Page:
I was born in a suburb of Boston, Massachussetts and grew up in Maryland, Minnesota, and Texas. After graduating from a fancy college-prep high school in Dallas, I headed west to Harvey Mudd College, a little-known but top-notch science and engineering school in southern California. I studied physics and music and the art of avoiding geeky discussions about computers. I also spent two summers living in Berkeley and working in San Francisco as an apprentice to my electrician uncle, Electric Bill.

After graduating college in 1996, I set out on a more spiritual search in Jerusalem, Israel. I studied at a number of yeshivot in and around the holy city. I also spent a year working for Hillel at the University of Connecticut.

Amidst all this, I began a career in the software industry. In 1998, I moved to Cambridge, Massachussetts and began work as a Release Manager for Exeter. Although I returned to yeshiva in Israel a year later, I continued to work for Exeter as a consultant until 2000 when Exeter Educational Management Systems (then part of SallieMae Solutions) was acquired by PeopleSoft.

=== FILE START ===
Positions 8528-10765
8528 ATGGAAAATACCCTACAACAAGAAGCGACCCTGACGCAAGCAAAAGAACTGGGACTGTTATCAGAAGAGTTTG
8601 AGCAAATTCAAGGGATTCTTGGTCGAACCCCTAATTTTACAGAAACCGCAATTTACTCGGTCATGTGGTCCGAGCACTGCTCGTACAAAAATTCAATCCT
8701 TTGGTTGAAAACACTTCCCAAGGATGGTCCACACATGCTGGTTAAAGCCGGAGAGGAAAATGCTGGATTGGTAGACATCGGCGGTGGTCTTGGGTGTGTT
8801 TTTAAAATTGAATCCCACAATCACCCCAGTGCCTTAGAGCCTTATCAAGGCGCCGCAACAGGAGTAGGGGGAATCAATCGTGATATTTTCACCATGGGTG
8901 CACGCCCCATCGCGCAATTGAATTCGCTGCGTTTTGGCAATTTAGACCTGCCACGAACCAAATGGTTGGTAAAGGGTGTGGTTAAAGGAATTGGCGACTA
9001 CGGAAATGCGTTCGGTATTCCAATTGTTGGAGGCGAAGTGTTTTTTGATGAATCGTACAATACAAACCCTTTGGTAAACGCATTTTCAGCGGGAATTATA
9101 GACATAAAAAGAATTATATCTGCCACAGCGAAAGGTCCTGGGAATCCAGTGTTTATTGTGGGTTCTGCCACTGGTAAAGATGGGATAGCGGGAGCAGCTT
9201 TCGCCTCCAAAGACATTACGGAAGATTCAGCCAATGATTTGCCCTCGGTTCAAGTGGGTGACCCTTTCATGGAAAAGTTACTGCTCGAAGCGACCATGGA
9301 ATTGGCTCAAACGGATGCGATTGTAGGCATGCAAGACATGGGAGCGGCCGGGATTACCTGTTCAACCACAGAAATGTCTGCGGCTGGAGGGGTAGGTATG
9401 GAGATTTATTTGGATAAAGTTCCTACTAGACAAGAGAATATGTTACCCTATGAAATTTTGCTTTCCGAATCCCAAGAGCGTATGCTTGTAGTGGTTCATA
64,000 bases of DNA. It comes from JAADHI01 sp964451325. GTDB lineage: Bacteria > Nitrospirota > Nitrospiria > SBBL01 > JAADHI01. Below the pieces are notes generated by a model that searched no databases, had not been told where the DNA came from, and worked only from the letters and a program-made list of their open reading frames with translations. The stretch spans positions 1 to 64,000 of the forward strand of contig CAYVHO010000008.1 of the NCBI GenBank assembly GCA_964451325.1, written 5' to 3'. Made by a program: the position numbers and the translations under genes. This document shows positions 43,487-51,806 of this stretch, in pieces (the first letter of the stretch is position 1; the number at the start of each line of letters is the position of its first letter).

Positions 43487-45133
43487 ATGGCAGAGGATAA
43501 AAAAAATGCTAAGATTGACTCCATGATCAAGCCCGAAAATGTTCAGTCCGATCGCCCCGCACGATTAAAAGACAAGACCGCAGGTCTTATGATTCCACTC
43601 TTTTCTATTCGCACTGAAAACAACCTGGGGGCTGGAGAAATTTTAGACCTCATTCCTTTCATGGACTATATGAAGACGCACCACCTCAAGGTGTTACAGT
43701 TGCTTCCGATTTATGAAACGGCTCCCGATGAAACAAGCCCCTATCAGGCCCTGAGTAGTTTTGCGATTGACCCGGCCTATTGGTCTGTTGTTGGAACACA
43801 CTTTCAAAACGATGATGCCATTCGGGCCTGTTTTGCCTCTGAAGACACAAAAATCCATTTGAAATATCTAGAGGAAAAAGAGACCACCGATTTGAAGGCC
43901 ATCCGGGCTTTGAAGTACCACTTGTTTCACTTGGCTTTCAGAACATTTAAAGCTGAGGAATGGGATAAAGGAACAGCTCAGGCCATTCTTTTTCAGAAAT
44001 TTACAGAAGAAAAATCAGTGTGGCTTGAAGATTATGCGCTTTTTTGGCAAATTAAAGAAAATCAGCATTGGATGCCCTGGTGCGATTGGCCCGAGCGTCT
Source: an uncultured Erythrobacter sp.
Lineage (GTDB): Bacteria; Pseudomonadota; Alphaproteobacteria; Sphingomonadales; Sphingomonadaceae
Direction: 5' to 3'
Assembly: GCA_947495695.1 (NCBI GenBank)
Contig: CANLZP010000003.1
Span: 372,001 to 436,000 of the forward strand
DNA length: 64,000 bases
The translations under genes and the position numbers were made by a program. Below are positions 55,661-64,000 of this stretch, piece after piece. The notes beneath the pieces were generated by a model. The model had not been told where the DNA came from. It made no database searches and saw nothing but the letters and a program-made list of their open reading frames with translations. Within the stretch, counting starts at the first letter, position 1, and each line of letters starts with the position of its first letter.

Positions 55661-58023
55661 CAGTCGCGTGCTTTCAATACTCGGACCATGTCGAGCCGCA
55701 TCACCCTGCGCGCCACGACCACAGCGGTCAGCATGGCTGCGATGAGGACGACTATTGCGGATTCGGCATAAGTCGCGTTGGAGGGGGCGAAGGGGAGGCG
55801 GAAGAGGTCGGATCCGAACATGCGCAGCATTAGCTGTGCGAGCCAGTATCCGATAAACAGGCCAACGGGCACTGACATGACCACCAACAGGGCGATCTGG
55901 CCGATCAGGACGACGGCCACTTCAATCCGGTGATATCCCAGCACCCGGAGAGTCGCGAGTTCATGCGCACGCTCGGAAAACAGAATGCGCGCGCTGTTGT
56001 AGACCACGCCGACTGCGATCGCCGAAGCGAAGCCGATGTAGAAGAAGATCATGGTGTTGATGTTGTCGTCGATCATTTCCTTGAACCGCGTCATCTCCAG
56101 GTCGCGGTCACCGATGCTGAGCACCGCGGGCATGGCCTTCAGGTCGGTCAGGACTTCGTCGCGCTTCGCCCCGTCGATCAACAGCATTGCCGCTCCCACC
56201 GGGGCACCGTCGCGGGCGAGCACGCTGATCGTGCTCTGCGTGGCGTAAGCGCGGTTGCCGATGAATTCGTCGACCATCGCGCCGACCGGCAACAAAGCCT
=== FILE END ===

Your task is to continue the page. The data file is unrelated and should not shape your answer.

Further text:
Since 1999 I have been living, learning, and working in Jerusalem. I have completed a program of study for Orthodox rabbinic ordination offered by Yeshiva University's Rabbi Isaac Elchanan Theological Seminary on the YU Israel campus, and also have worked for a handful of companies, both in the U.S. and in Israel.

I've worked professionally with many different technologies, among them C++, Java, VB, Perl, JavaScript, and XML/XSLT. I've worked on enterprise business solutions, real-time media and telephony software, embedded software, scientific simulation, typsetting, and data processing. I enjoy working on new technologies, because I enjoy learning. I learn very quickly and make it my business to learn as much as possible about whatever's thrown my way.

I think the biggest problem in software today is the haphazard approach most organizations take to development. As a proponent of Agile methodology, I believe that rigorous doesn't necessarily mean overly formal, inflexible, or expensive. I'm most excited by opportunities where I can apply and explore Extreme Programming and other development practices that provide greater value to project stakeholders. Read more about my skills or my philosophy of software development.